Larval zebrafish represent the first vertebrate model system to allow simultaneous patch clamp recording from a spinal motor-neuron and target skeletal muscle. This video demonstrates the microscopic methods used to identify a segmental CaP motor-neuron and target muscle cells as well as the methodologies for recording from each cell type.
Larval zebrafish represent the first vertebrate model system to allow simultaneous patch clamp recording from a spinal motor-neuron and target muscle. This is a direct consequence of the accessibility to both cell types and ability to visually distinguish the single segmental CaP motor-neuron on the basis of morphology and location. This video demonstrates the microscopic methods used to identify a CaP motor-neuron and target muscle cells as well as the methodologies for recording from each cell type. Identification of the CaP motor-neuron type is confirmed by either dye filling or by the biophysical features such as action potential waveform and cell input resistance. Motor-neuron recordings routinely last for one hour permitting long-term recordings from multiple different target muscle cells. Control over the motor-neuron firing pattern enables measurements of the frequency-dependence of synaptic transmission at the neuromuscular junction. Owing to a large quantal size and the low noise provided by whole cell voltage clamp, all of the unitary events can be resolved in muscle. This feature permits study of basic synaptic properties such as release properties, vesicle recycling, as well as synaptic depression and facilitation. The advantages offered by this in vivo preparation eclipse previous neuromuscular model systems studied wherein the motor-neurons are usually stimulated by extracellular electrodes and the muscles are too large for whole cell patch clamp. The zebrafish preparation is amenable to combining electrophysiological analysis with a wide range of approaches including transgenic lines, morpholino knockdown, pharmacological intervention and in vivo imaging. These approaches, coupled with the growing number of neuromuscular disease models provided by mutant lines of zebrafish, open the door for new understanding of human neuromuscular disorders.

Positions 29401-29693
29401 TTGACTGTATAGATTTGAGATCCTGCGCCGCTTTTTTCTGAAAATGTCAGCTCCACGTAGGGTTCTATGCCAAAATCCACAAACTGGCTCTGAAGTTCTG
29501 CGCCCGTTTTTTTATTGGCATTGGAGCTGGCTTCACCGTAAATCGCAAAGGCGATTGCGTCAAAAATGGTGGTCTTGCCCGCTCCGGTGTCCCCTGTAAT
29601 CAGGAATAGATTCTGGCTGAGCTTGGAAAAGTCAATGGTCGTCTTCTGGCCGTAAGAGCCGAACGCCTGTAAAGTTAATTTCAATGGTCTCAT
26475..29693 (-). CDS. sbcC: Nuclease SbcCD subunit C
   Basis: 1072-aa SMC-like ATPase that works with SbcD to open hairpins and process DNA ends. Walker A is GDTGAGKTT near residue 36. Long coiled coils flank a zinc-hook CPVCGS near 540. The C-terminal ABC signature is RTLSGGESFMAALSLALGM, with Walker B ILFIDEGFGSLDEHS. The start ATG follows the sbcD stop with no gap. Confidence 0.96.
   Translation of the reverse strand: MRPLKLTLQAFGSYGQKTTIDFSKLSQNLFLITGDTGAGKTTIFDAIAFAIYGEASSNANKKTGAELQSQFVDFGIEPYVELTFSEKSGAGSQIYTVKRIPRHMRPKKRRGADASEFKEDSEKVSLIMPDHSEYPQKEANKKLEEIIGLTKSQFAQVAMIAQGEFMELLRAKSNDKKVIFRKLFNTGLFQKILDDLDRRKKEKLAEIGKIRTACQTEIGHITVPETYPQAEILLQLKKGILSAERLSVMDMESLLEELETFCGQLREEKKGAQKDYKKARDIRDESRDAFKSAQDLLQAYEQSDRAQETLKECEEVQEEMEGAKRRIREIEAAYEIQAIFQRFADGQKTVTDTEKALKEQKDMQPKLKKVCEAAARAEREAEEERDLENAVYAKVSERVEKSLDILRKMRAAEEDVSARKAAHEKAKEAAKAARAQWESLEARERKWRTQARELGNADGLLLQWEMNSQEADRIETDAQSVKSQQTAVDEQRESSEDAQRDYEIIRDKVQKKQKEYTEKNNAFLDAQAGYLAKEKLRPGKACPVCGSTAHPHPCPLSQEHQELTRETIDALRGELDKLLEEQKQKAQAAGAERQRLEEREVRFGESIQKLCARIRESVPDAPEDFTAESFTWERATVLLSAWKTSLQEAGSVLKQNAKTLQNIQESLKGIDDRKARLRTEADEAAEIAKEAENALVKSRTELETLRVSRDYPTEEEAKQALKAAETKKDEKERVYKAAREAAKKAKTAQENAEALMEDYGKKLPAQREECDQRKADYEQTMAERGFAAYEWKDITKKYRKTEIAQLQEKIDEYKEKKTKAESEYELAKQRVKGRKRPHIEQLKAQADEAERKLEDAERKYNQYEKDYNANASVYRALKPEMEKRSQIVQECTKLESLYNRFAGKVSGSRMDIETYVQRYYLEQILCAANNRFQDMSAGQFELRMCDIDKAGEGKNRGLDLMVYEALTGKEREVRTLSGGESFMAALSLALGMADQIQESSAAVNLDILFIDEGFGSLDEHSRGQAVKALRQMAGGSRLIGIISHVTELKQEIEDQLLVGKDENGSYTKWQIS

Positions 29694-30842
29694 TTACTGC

1. Preparation of Fish for Paired Recordings
- Prior to beginning the procedure, prepare five key solutions, which include: Bath Solution, Bath Solution with Tricaine (MS222), Bath Solution with Formamide, Neuron Internal Solution and Muscle Internal Solution.